As climate change bears down on us, winters become ever more erratic. This impacts on the economic viability of ski resorts and the jobs of people who rely on them. In their quest to remain commercially viable, most ski resorts are adopting the double edged strategy of claiming a space in the ‘green season’ tourism market while also investing in snow making technology. A small number are also showing leadership in terms of grappling with the actual problem of climate change. Sadly, no Australian resorts are in this category.
As was reported earlier in the year, Hotham resort has announced it is investing $4.4m in snow making for winter 2016. The includes 18 Techno-Alpin fan guns and a new pipline network around the mountain. These are often said to be amongst the most efficient that are available. The company claims that in the last “ten years we have been able to decrease energy consumption by 30%, or, leaving energy consumption static, increase snow production by 30%”.
As with every major piece of infrastructure, snow making comes with its own environmental footprint.
One of the problems with snow making technology is that no one talks about it, except to boast that it makes for more ‘snow-sure’ seasons. In some places there are concerns about where the water is sourced from, where natural streams are diverted or heavily tapped. There are fewer concerns about where the water goes once it ends it’s life as human made snow. Much of the water that is turned to snow flows into the watersheds they would have gone to (although there are some losses through evaporation). The larger issue is energy use. Making snow is a very energy intensive operation.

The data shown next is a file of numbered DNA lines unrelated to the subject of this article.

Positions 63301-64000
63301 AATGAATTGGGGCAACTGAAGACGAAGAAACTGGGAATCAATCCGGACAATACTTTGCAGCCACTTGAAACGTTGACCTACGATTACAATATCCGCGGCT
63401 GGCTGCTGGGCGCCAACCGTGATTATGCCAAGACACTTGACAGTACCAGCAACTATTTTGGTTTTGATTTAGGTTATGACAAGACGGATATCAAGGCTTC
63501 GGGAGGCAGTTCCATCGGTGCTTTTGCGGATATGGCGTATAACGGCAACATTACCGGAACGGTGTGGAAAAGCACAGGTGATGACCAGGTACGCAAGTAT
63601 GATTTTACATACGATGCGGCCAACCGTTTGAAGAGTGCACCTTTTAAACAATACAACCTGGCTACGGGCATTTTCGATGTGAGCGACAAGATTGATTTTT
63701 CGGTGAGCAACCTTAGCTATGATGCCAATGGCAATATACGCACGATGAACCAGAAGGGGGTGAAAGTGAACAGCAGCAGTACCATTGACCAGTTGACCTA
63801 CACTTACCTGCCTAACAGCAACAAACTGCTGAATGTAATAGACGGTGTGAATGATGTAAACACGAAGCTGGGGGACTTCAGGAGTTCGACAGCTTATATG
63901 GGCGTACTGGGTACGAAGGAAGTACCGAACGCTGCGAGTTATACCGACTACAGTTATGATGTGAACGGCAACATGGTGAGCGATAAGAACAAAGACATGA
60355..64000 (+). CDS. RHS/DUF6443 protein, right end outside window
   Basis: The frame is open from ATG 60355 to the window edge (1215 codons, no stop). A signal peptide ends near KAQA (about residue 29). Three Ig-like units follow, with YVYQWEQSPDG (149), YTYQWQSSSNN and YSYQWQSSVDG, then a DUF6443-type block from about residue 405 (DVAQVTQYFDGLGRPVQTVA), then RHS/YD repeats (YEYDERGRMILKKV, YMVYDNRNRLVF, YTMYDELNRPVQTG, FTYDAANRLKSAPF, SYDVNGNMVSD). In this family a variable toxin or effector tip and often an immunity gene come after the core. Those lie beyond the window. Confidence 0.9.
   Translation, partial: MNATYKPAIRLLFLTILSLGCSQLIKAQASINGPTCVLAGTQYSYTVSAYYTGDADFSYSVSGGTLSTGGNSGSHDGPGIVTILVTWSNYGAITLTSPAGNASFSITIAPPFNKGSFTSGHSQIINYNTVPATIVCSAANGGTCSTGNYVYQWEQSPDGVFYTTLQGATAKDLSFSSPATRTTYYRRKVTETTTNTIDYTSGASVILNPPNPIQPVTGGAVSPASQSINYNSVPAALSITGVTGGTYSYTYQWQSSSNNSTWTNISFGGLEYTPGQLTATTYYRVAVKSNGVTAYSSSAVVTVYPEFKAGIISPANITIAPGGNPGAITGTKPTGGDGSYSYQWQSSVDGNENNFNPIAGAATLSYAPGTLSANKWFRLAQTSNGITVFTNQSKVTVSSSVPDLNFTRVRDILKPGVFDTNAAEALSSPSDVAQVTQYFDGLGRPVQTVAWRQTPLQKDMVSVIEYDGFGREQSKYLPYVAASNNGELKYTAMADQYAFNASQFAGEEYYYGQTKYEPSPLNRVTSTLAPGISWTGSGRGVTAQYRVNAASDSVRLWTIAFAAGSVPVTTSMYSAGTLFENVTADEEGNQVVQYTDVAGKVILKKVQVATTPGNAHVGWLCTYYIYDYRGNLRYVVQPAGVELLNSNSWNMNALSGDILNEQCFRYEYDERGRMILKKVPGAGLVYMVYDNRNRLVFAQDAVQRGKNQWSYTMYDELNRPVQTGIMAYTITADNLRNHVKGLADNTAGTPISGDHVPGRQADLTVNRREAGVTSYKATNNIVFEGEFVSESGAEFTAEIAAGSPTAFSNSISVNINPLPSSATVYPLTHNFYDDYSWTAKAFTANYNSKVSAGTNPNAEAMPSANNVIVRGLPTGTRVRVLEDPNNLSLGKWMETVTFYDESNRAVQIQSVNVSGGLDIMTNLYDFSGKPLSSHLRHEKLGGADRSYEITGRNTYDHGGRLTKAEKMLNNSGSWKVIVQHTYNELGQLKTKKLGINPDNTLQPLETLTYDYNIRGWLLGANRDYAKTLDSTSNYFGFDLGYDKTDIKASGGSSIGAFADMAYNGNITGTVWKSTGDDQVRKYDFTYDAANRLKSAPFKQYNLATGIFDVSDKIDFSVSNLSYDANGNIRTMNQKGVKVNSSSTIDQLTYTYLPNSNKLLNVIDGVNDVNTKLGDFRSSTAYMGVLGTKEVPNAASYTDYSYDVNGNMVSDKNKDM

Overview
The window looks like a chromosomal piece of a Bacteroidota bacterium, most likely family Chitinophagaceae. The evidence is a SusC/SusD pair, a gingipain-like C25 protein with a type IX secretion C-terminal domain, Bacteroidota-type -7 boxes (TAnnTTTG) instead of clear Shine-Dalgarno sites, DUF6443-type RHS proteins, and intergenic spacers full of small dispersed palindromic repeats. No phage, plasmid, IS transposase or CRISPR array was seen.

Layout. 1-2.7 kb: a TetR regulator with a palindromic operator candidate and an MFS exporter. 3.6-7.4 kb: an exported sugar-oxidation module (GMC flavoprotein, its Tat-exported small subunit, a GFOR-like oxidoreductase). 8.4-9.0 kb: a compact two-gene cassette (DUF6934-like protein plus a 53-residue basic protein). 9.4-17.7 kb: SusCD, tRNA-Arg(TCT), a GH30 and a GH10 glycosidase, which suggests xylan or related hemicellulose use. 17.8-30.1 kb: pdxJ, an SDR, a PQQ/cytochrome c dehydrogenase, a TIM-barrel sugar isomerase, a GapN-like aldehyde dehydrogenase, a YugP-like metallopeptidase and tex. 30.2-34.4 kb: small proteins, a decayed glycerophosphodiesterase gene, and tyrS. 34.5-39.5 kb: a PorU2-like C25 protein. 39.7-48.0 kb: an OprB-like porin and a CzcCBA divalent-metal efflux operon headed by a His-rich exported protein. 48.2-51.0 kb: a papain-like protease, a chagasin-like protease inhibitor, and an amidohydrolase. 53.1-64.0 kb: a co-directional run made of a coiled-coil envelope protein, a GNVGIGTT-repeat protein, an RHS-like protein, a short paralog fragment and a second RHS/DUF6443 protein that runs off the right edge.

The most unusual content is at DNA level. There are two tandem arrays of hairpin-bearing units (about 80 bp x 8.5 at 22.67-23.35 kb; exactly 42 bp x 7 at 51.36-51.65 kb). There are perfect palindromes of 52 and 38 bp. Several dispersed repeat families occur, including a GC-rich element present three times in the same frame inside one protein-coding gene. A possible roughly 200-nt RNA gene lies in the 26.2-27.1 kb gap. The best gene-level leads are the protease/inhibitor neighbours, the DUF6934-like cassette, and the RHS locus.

According to a recent article by Brad Rassler in the Sierra magazine,
“David Kennedy, the U.S. representative of TechnoAlpin, estimates that newer, energy-efficient snow guns consume between one and two megawatt-hours per acre-foot of manufactured snow. That’s like burning about a thousand pounds of coal an hour—and less efficient snow guns can easily consume twice that. Air compression alone is the greatest energy hog; at Aspen, it accounts for 13 percent of the total energy bill. When you combine snowmaking waterworks with the carbon load of the snowcats that move machine-made snow up and down slopes, you’re talking about a hefty carbon footprint”.
He notes that in Maine’s Sunday River ski area, the resort “made snow on nearly 92 percent of its 663 acres (roughly 268 hectares), which translated into an average of 26 million kilowatt-hours of electricity in a typical year, equivalent to the electricity used by 3,600 homes. Snowmaking accounts for 73 percent of a typical New England resort’s energy use, according to a report issued by the American Council for an Energy-Efficient Economy”.
In contrast, Mt Hotham only has 25 hectares of snow making at present. The new investment in additional snow gums will allow them to expand this area.
I understand the need for resorts to survive, which means extending the season and filling the gaps where natural snow base is washed out. And as an obsessed skier, I have enjoyed countless hours on artificial snow in resort when there is nothing in the back country.